My bars were fixed, and I got back on the bike, only to discover that every pedal stroke I made with my right leg, caused me pain in my hamstring. I mentally gave up at this point. I even thought about riding backwards to the start, since I knew it was a shorter way out. I realized that the cat 2 men could be coming soon, and I didn’t want to get in their way, so I decided to just continue on the course. As I pedalled, I began to go through a mental battle; half of me wanted to just DNF as soon as I got to the finish area, while the other half said no you have to finish. Obviously, this makes it difficult to push yourself and ride hard like you are supposed to in a race.
The further I went, the more I realized I HAD to finish. I knew it was going to be in last, but I had to prove to myself that I could do a cat 2 race. I knew I was going to get lapped and that was just that. I slowly finished lap 1 and proceeded to lap 2. I was surprised bc I still hadn’t been passed by the men yet. At this point I thought maybe I can finish without getting lapped by one of the women. I tried to pick up the pace a little, as the rain had started at the end of my first lap and the ground was in perfect condition now to really hammer.
Just as I began to push, however, the men’s leaders caught up to me. I was probably only about a mile in at this point, and I knew I had to deal with them the rest of the lap. Again, I mentally gave up at this point, figuring I’d just get pulled when I came in on lap 2 anyways. Because there were more areas of single track this year, that meant me getting off the course and giving them room to get around me. Most were very firendly and nice about it, but of course there were a couple jerks, even though I was clearly giving up on my race to help them. Unfortunately, the men were just spaced out evenly enough, that I always seemed to have one coming up on me. Now I was thinking, “what the heck was I thinking upgrading to cat 2. As soon as I finish this race I’m going to downgrade back to 3 where I belong. This is just stupid.”
Well, I managed to complete a second lap and miraculously they didn’t pull me off the course, so I continued. Now I knew I had no one out there to worry about but myself. I refocused and decided to make this lap count. I still thought I had a chance at hitting the goal time Rich had come up with for me, and I knew I had made it through without getting lapped by any women. All I had to do was finish strong, and I’d be able to finish right around the time the pros were starting.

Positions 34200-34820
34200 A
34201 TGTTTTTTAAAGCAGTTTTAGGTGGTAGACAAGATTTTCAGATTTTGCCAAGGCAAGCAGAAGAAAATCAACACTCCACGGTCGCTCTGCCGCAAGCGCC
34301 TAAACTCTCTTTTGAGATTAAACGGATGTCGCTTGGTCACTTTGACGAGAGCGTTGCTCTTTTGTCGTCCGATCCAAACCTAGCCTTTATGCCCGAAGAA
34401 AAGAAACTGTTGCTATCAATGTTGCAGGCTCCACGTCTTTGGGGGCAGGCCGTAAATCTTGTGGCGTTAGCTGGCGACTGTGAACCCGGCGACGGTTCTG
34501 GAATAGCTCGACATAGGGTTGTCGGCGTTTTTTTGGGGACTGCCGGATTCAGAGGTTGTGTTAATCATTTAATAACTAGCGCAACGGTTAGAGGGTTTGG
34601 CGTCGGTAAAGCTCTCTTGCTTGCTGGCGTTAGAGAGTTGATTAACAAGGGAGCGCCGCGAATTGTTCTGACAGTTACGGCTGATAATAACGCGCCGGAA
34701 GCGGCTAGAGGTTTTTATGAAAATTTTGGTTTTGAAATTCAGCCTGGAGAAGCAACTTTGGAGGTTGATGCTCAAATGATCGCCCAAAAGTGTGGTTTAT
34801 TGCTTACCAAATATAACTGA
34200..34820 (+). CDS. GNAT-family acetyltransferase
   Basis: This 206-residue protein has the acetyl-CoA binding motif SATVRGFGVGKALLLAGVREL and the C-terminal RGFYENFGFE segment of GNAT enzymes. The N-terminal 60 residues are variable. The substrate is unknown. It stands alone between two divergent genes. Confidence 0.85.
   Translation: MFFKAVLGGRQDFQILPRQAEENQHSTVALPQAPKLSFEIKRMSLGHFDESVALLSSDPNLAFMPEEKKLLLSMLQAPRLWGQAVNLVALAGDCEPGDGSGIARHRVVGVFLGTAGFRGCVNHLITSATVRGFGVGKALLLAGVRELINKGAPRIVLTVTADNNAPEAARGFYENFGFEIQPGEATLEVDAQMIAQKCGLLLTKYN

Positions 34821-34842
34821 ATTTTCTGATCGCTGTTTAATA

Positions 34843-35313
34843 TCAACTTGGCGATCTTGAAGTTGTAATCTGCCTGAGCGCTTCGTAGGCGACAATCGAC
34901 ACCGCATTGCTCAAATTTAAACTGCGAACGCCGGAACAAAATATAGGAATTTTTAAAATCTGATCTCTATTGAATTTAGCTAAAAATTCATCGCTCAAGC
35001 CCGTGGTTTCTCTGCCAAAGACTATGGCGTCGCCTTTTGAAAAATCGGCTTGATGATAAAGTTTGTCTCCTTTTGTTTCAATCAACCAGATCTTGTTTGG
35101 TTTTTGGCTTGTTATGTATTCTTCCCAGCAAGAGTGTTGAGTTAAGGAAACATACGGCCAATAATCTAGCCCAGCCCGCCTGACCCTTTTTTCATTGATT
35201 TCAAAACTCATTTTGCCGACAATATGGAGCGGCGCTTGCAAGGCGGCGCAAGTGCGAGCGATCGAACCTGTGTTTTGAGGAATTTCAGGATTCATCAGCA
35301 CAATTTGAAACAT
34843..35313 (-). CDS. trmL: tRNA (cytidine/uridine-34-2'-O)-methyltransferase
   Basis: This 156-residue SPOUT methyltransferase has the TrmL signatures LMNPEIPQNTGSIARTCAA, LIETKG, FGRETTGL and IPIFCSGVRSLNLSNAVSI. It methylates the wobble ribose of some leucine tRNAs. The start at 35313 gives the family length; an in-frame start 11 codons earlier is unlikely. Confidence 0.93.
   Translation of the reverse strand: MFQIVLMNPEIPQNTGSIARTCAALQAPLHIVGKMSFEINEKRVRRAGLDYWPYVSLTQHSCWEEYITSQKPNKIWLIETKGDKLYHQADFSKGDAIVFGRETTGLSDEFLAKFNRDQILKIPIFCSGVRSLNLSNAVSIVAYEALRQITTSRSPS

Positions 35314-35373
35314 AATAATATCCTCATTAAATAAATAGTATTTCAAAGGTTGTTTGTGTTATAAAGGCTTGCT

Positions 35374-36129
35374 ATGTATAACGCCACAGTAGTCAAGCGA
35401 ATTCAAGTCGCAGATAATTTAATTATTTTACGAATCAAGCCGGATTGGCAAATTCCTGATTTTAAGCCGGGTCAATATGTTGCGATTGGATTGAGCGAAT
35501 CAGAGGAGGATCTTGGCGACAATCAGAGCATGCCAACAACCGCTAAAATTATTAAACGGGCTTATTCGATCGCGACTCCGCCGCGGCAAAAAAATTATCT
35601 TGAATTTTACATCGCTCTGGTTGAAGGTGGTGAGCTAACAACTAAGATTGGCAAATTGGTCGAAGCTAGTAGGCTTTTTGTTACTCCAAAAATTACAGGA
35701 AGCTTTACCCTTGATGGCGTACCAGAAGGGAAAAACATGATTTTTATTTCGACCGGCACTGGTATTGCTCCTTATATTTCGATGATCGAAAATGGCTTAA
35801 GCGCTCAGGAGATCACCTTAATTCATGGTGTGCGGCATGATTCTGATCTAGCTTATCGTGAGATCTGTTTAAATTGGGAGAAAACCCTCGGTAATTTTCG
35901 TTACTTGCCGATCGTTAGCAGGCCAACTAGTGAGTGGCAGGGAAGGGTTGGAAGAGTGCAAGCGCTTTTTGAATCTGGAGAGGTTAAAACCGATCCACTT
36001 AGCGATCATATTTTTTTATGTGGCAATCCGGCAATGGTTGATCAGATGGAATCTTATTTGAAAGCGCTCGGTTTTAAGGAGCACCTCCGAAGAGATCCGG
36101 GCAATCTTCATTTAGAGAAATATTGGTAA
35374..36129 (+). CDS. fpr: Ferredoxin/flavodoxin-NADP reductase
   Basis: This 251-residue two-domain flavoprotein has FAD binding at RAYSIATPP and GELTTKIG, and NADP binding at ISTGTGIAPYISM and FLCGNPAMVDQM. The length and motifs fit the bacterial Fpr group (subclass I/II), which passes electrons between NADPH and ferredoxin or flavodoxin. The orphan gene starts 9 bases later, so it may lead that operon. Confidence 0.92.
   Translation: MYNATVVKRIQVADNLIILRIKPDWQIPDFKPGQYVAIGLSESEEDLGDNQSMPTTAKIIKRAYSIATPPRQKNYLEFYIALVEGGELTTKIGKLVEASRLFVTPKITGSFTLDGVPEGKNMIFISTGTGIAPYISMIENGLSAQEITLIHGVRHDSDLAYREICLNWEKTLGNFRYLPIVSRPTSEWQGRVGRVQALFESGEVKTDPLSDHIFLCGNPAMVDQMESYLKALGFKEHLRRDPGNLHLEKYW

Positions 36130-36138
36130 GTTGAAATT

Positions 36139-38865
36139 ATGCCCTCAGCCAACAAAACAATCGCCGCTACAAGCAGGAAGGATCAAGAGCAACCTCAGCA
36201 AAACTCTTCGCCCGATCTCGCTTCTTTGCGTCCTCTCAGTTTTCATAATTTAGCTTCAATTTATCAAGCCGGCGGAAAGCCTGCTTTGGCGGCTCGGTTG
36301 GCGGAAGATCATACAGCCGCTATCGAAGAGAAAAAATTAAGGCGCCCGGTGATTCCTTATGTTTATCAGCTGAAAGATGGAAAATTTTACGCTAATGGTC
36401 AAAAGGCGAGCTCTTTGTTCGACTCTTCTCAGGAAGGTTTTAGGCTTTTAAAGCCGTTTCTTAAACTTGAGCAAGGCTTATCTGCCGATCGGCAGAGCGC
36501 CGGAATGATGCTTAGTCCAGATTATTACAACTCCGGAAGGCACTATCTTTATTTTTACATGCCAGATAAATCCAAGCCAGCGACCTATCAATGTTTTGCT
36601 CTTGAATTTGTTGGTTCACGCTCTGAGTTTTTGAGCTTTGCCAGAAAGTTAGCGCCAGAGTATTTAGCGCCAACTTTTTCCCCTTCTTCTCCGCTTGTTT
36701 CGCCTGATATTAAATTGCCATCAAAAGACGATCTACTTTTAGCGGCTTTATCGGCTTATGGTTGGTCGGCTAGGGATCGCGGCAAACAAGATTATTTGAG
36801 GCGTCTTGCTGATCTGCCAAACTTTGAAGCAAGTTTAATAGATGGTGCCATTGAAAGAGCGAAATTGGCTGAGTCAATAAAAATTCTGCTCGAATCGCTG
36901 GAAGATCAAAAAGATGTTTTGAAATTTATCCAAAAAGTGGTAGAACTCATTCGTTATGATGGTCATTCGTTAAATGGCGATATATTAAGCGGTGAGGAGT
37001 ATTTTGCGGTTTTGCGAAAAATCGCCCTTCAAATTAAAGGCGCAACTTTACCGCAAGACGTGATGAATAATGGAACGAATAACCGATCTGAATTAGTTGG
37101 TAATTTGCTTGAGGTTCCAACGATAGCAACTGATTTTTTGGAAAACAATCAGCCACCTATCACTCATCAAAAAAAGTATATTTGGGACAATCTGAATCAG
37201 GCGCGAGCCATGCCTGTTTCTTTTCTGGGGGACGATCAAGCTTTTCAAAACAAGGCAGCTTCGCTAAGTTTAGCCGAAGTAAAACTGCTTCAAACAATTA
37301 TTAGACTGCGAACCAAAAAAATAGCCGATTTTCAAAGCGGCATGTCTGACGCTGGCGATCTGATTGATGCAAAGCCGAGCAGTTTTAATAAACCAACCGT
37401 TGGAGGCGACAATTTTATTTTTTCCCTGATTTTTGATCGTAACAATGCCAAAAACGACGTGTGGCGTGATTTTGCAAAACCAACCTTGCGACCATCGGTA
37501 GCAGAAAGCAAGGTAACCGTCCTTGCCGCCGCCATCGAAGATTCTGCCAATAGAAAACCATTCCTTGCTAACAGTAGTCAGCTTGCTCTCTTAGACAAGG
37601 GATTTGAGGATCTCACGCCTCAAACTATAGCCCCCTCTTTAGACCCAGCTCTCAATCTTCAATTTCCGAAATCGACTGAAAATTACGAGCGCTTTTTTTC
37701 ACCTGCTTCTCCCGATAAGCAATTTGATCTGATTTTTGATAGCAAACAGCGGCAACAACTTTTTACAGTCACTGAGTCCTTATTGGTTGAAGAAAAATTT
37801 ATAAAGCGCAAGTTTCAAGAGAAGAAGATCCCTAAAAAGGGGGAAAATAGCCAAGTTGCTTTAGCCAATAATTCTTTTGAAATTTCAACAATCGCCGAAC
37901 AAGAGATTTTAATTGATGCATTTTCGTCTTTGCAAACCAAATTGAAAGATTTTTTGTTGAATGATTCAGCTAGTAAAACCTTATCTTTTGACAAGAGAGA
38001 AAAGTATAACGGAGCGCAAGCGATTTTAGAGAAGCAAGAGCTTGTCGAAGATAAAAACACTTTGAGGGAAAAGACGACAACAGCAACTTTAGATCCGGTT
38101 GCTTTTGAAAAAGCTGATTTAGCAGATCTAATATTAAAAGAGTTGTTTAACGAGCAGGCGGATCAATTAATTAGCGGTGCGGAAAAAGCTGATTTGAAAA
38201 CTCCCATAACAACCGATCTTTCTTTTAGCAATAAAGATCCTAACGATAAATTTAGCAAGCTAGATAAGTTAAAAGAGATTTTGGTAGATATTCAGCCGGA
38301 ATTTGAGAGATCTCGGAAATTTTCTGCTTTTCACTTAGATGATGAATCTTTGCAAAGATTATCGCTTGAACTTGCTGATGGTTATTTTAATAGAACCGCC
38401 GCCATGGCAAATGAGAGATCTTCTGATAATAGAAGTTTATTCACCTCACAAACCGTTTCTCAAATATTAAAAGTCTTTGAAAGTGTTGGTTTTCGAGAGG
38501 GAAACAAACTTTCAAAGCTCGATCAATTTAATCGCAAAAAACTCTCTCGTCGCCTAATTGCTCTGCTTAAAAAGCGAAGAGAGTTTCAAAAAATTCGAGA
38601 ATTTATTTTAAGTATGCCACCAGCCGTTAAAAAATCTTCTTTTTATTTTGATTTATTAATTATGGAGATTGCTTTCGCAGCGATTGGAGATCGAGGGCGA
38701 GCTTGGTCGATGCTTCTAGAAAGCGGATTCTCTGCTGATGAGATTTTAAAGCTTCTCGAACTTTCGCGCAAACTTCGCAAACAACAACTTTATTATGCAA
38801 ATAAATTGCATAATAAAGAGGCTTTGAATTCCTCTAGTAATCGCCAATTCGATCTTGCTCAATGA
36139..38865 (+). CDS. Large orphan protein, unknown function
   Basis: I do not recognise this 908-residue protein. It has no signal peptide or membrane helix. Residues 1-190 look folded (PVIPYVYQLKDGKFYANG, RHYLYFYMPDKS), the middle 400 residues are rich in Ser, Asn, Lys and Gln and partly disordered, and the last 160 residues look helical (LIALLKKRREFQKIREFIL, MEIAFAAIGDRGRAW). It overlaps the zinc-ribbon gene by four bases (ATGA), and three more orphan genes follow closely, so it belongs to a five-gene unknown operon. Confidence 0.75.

Unfortunately, it had now been raining for at least an hour, so the course was getting slick. I started slipping on logs as I went over them and my control was definitely getting worse. I wanted to push and go faster, but the course condition and my skills were holding me back. I kept having to slow down in order to avoid hitting trees and things. I was also more cautious, due to my crash in the first lap on descents. On one particular descent, the bike just rolled right out from underneath me and I slipped. I quickly jumped back on, but as I looked at the time, I began to worry the pros would catch me as they would be going off soon. I again tried to push my pace, as I had plenty still in the tank, but I just found myself loosing too much control that I had to back off.
In the end, I did finish. I didn’t get lapped by the pros, and me and the bike were in one piece. As soon as I got off my bike, the pain in my leg intensified. I immediately went to medical to get an ice pack and then went to the car to change into dry clothes. I am normally really into cheering on my friends and hanging out at races, but I was miserable at this point and just wanted to go home. I felt bad for not staying for the awards ceremony, as my teammates went 2&3, or for the rest of the pro race to cheer on a teammate on, but mentally I was DONE.
Overall, I have chalked this up as a learning experience. I am not proud of HOW I finished, but the fact that I did finish was a mental victory. I hope both my body and mind heal over the course of the week, as our next race is Sunday. I want to prove that I do belong in cat2 and can be competitive. Am I expecting a podium? No, but after the way things started yesterday, I do hope for a midpack finish. Yesterday taught me, my fitness is there, I just need to get my technical skills up to the same level. And to end on a positive note; even without really trying, I beat my time from last year by almost 10 mins. Yes, what a difference a year makes.